By Kate Hurowitz
Editor’s note: Kate Hurowitz, an internal communications manager at Google, was a volunteer member of the NetHope team deployed to Puerto Rico and its official mission storyteller.
Jose Nazario is a first-time NetHope volunteer from Google, who went to Puerto Rico in October for a two-week deployment. I sat down with him to get his thoughts on the experience.
Q. Tell us a bit about yourself.
A. I grew up in Bayamón, Puerto Rico, and attended college in Mayagüez, where I got a degree in electrical engineering. I’ve been back and forth between Puerto Rico and the States ever since, and I’m currently living in Virginia.
Q. What kind of work do you do at Google?
A. I’m part of the Technical Infrastructure organization, on the networking operations team. My team supports the planning and design of fiber optic infrastructure in Google’s data centers. I gained much of that experience running a telecommunications and electrical design business in Puerto Rico.
Q. What was it like for you, as a Puerto Rican living in the States, when Hurricane Maria hit?
A. It was terrible—we felt so helpless. Luckily the members of my family who are still living there are safe. My daughter gave birth to twin girls just four months ago, so she decided to leave the island. So, my family is OK, but I was still looking for ways to help.
A. NetHope received a grant from Google.org to support their work in Puerto Rico, and supplemented the grant with volunteers, sending several Googlers with backgrounds in network engineering. I’ve never climbed up on a roof to install a satellite dish—my area of expertise is more in systems design—but I thought some of my skills might come in handy. I have a certificate in solar panel installations, I’m a native Spanish speaker, and I know the island like the back of my hand. So, I let the Google.org team know I was interested.
Q. What was your first impression upon arriving in Puerto Rico?
A. We’ve all read the news, and know that two months after the storm, many people in Puerto Rico were still without power, internet or cellular service. Still, I wasn’t sure what to expect. As we flew in, I was relieved to see that leaves are starting to grow back on the trees. And in some ways, life is moving along again—people are doing the best they can in this new reality. For instance, the guys on the corner who used to sell TV antennas made out of PVC pipes are now selling washboards, since everyone is washing their clothing by hand.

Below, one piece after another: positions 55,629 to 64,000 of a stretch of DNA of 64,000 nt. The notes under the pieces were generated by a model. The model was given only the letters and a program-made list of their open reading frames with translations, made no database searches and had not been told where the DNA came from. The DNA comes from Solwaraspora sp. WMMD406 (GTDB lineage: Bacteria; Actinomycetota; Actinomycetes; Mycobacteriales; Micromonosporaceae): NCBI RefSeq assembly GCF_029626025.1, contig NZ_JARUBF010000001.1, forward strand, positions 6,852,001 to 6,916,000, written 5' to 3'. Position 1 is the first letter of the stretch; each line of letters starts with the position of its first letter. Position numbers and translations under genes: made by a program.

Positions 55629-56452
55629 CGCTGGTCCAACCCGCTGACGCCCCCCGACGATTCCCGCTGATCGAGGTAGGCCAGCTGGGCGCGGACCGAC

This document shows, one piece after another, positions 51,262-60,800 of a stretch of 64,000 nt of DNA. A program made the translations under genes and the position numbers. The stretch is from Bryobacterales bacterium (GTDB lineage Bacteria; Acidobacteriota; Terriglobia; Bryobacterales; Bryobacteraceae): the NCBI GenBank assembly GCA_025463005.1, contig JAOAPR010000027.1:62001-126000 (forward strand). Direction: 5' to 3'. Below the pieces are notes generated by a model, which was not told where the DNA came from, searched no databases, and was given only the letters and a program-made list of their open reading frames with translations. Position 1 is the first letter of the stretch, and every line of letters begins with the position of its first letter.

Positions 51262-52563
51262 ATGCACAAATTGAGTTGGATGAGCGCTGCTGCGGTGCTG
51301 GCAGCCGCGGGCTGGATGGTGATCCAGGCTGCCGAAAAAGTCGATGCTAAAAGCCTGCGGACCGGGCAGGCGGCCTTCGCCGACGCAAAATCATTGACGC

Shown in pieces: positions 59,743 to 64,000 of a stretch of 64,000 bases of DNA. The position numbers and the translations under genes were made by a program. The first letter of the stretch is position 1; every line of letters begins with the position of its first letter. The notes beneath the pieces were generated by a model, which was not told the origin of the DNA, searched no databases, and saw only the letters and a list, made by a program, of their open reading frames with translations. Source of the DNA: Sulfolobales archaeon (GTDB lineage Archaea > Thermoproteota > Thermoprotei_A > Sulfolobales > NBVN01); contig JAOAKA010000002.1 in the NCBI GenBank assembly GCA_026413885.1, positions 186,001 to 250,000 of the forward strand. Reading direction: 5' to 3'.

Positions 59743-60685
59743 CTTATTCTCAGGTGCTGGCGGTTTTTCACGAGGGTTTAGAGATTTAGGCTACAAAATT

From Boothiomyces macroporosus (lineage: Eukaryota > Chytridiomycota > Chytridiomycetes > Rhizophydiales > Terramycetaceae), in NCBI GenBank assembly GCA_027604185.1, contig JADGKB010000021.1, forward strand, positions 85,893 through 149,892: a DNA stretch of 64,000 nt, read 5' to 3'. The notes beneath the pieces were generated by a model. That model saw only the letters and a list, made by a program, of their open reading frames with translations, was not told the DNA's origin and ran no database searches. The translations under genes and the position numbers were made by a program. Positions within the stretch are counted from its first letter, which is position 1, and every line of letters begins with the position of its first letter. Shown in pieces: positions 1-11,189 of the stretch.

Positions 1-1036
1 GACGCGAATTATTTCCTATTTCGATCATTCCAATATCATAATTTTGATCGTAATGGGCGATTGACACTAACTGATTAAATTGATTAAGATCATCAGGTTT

But driving through San Juan at night for the first time was a shock. It was just so dark, in a place that is usually full of light. And so many people were still struggling to get enough food, water and medical care—especially in the more rural, harder to reach areas.
Q. What problems has the lack of connectivity caused on the island?
A. So many problems, it’s difficult to know where to start. In the days following the storm, it was impossible for most people to reach their loved ones. Keep in mind that there are more Puerto Ricans living on the mainland U.S. than on the island itself, and in some cases, it was weeks before they knew for sure that their family members back home had survived.
So many of our systems are dependent on the internet: With credit card systems down, you need to use cash to buy food, fuel, everything. But most ATMs went down too. Doctors can’t access patients’ records. You can’t call 911.
Q. What was your role on the NetHope team?
A. In addition to assisting on several VSAT installations, I conducted several site surveys in locations across the island, to make sure NetHope is investing time and equipment in the right projects. I’m very happy that the day before I left, I could coordinate the installation of a point-to-point internet connection for Save the Children, which has set up operations on the island.
Q. What’s your advice for others who might be interested in volunteering with NetHope?
A. Jump in with both feet! You’ll learn so much.
To donate to NetHope’s Hurricane Relief Fund, please click here. Thank you for your continued support.